Data Provided by:

Drug and Alcohol Abuse

Drug and Alcohol Abuse

Drug and alcohol abuse are serious problems that can have a negative impact on every aspect of your life. Drug and alcohol abuse is generally the precursor to addiction, but not always.

Drug and Alcohol Abuse is Situational

Drug and alcohol abuse typically occurs in response to life situations and may only be temporary, but generally needs to be interrupted before it leads to addiction. Life situations that can trigger drug and alcohol abuse include loss of a loved one, job loss, poor health, divorce, major move, exposure to trauma or abuse whether physical, mental or emotional. Any of these experiences or a combination thereof can result in a person increasing the use of drugs or alcohol to cope, relieve stress or escape.

Drug and Alcohol Abuse can lead to Addiction

Many of the events surrounding drug and alcohol addiction can be so traumatic that an individual uses drugs and alcohol to “check out” of life. In this event, the drug and alcohol use needs to be interrupted before it spirals into addiction. Generally family members, loved ones and friends will notice and encourage the person to get help. A good counselor or therapist can help someone address the underlying reasons for turning to drugs and alcohol. Support groups and journaling may be suggested to help move through overwhelming emotions the person is using drugs and alcohol to suppress.

Drug and alcohol abuse doesn’t always lead to addiction but for people who have family history or display addictive t...

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Mixing Alcohol and Medications

Combining alcohol with medications of any kind can have severe health consequences. Alcohol is a depressant and has the ability to react to other depressant-like medications whether over-the-counter or prescription medicines. Be aware that mixing a cocktail, a glass of wine or a beer can enhance a medication’s sedating effects. Medicines such as opiate painkillers, even the synthetic opiates, sleep medicines, sedatives, anti-anxiety, and over the counter liquid medications such as cough syrups and liquid laxatives combined with alcohol can cause synergism. Synergism means that the alcohol doubles or triples the effects of the medications. Some symptoms that might indicate a problem with synergism might be: memory problems, loss of coordination, unsteady gait or frequent falls, changes in sleeping habits, unexplained bruising, being uncertain about yourself, irritability, sadness, depression, unexplained chronic pain, changes in eating habits, problems breathing, problems finishing sentences, incontinence, lack of interest in activities.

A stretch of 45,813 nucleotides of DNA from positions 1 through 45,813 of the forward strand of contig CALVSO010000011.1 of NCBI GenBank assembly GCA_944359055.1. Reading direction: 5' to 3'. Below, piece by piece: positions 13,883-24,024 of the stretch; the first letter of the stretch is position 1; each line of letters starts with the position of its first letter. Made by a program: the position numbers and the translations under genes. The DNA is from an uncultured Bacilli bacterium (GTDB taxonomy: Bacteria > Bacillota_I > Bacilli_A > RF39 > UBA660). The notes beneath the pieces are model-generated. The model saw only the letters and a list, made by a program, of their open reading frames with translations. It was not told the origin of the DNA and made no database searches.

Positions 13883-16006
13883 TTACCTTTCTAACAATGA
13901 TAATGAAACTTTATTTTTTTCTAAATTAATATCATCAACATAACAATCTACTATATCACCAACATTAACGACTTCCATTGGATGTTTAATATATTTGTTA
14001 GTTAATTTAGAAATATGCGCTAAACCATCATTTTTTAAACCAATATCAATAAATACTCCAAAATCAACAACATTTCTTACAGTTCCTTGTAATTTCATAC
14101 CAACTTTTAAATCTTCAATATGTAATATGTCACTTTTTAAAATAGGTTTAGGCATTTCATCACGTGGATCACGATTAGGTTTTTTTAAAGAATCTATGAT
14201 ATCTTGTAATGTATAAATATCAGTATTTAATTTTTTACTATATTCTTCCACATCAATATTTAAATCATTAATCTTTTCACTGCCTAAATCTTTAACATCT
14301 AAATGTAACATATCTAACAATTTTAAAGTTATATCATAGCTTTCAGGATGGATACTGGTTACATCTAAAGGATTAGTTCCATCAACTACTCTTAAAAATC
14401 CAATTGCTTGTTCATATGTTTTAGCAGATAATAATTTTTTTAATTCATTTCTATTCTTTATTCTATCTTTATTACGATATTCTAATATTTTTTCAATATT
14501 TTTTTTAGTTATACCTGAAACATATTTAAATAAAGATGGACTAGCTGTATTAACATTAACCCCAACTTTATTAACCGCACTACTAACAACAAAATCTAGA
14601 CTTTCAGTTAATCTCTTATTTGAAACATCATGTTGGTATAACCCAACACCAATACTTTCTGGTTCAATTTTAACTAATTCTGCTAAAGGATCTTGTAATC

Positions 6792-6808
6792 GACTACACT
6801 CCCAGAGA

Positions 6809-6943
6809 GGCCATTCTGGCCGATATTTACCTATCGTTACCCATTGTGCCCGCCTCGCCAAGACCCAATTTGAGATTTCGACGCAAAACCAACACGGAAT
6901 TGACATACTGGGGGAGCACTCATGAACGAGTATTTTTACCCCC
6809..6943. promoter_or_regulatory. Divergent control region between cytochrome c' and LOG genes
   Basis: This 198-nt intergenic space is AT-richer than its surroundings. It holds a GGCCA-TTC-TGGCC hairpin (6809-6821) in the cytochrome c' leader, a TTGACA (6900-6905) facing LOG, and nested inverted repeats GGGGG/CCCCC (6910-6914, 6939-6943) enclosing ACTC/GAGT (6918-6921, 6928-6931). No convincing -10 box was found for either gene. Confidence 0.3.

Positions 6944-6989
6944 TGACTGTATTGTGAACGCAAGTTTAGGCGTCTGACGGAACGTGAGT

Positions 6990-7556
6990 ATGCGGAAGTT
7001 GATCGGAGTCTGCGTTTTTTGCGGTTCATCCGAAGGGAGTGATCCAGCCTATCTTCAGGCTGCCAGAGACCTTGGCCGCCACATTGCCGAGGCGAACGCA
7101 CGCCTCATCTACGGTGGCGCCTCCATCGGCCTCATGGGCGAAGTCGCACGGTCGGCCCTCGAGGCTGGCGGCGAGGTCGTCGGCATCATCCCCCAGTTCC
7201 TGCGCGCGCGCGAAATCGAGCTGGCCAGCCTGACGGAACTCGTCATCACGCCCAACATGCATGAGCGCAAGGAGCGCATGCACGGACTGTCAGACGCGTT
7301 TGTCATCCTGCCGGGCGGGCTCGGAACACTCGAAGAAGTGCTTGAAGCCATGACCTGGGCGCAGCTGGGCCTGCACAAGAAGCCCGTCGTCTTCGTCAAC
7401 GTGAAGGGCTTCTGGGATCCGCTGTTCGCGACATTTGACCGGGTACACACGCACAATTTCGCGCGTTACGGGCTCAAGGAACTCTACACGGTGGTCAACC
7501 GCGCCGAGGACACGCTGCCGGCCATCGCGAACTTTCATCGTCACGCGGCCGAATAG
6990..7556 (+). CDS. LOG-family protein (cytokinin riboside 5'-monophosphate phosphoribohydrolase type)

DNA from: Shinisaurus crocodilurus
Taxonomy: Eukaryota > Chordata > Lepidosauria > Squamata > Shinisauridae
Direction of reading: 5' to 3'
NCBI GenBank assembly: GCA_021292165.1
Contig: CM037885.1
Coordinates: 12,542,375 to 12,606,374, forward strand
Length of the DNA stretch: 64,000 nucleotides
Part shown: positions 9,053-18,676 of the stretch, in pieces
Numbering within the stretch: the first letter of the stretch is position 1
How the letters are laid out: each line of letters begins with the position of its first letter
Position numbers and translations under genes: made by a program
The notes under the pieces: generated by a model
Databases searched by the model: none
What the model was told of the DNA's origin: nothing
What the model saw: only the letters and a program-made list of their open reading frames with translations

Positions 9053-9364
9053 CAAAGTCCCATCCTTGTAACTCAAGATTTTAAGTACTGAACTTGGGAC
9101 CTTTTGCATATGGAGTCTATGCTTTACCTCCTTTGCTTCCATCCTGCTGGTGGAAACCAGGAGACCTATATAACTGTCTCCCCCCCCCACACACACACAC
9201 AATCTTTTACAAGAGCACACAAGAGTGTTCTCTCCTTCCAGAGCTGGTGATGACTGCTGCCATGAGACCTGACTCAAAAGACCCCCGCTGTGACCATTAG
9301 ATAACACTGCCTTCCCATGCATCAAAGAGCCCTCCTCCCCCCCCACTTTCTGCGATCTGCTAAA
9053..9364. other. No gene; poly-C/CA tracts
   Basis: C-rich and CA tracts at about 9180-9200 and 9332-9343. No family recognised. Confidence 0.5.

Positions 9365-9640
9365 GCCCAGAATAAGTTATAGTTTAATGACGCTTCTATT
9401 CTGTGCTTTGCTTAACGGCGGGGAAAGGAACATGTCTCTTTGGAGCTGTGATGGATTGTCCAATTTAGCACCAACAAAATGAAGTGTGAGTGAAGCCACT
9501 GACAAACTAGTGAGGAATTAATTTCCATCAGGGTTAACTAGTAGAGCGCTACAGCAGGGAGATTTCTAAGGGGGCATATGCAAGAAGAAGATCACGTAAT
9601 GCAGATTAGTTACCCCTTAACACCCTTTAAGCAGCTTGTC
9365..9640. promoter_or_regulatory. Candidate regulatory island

Ask your physician and pharmacist any questions you might have before accepting any new medication, especially if you drink alcohol on a regular basis. Write down answers if you have to. Many liquid over-the-counter medications already have alcohol in them, such as Nyquil, some Robitussin formulas, some liquid laxatives, etc. Some formulas have up to 10% alcohol in them. Women tend to have less water in their body and less muscle mass than men; therefore levels of medications can affect them differently. Women should reduce their intake of alcohol when taking prescriptions or OTCs that have alcohol in them.

Attribution: We are your primary location for outpatient alcohol and drug addiction treatment services. Contact me now for more information or visit our website. This is where recovery begins. Serenity Treatment Center